Term of Award

Fall 2014

Degree Name

Doctor of Psychology in Clinical Psychology (Psy.D.)

Document Type and Release Option

Dissertation (restricted to Georgia Southern)

Copyright Statement / License for Reuse

Creative Commons License
This work is licensed under a Creative Commons Attribution 4.0 License.

Department

Department of Psychology

Committee Chair

Bryant Smalley

Committee Member 1

Jacob Warren

Committee Member 2

Lawrence Locker

Abstract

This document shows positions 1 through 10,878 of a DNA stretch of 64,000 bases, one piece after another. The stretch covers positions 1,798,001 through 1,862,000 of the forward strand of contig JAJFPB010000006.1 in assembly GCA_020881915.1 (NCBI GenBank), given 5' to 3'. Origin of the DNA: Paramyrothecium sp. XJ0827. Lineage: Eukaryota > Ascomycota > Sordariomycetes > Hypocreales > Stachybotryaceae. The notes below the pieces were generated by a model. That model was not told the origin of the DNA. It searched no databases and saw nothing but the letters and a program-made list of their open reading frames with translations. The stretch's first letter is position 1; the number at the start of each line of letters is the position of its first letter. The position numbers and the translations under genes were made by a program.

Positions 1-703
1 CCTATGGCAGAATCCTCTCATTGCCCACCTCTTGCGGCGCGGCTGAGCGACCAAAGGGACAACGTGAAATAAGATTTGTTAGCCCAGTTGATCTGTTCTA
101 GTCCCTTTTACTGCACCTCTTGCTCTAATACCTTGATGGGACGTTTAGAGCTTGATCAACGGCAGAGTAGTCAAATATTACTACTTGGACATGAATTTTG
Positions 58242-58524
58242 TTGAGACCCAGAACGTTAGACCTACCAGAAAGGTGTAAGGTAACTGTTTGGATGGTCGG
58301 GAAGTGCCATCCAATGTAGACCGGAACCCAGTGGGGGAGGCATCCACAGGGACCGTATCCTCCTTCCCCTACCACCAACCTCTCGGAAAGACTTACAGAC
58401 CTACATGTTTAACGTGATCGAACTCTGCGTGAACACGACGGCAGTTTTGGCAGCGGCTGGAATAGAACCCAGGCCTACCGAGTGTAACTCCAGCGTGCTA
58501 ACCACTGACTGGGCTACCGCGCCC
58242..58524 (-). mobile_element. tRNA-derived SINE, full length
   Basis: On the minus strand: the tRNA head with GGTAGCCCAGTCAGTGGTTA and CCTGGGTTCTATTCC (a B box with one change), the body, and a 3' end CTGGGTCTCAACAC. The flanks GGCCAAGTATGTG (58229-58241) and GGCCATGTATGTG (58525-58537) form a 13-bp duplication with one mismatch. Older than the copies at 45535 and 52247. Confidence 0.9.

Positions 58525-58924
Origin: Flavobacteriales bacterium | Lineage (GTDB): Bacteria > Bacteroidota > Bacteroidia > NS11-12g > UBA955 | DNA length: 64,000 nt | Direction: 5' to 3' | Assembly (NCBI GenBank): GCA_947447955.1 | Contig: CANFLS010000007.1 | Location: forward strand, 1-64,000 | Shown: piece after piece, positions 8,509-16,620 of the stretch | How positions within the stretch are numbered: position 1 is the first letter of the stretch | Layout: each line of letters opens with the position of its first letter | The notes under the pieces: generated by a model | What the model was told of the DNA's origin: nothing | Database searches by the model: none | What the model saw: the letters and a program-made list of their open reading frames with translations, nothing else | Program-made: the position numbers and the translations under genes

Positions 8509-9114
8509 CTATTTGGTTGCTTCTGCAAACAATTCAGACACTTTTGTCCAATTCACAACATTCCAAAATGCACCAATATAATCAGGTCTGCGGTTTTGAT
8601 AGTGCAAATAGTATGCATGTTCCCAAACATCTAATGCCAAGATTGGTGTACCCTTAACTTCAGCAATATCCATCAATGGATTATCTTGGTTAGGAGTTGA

Research with non-rural samples reveals that lesbians experience unique physical and mental health risk factors and outcomes, such as increased risks for reproductive cancers, heart disease, obesity, depression and anxiety, and substance abuse. These vulnerabilities are likely maintained and/or exacerbated by the fact that, due to fears of discrimination and homophobia, women who identify as lesbian tend to conceal their sexual orientation to their healthcare providers and therefore, may not actively seek and/or receive appropriate preventive and reproductive healthcare. There are currently no quantitative studies examining the disclosure practices and unique health risk factors of rural lesbians who are not only more likely to experience unique health risks as rural women, but also have a tendency to be less comfortable disclosing their sexual identity to others due to the conservative climate of the majority of rural areas. Nine hundred and sixteen lesbian-identified women from both rural and non-rural areas of the United States completed self-report measures of disclosure practices and experiences, barriers to care, and physical and mental health risk factors and outcomes. Results of the current study revealed that rural lesbians report greater barriers to both mental and physical health care and higher levels of psychological distress in comparison to their non-rural counterparts. In addition, significant differences in disclosure attitudes and beliefs, practices, and experiences were found between rural and non-rural lesbians. Implications for the health of rural lesbians, research, training, and clinical practice and policy are discussed.

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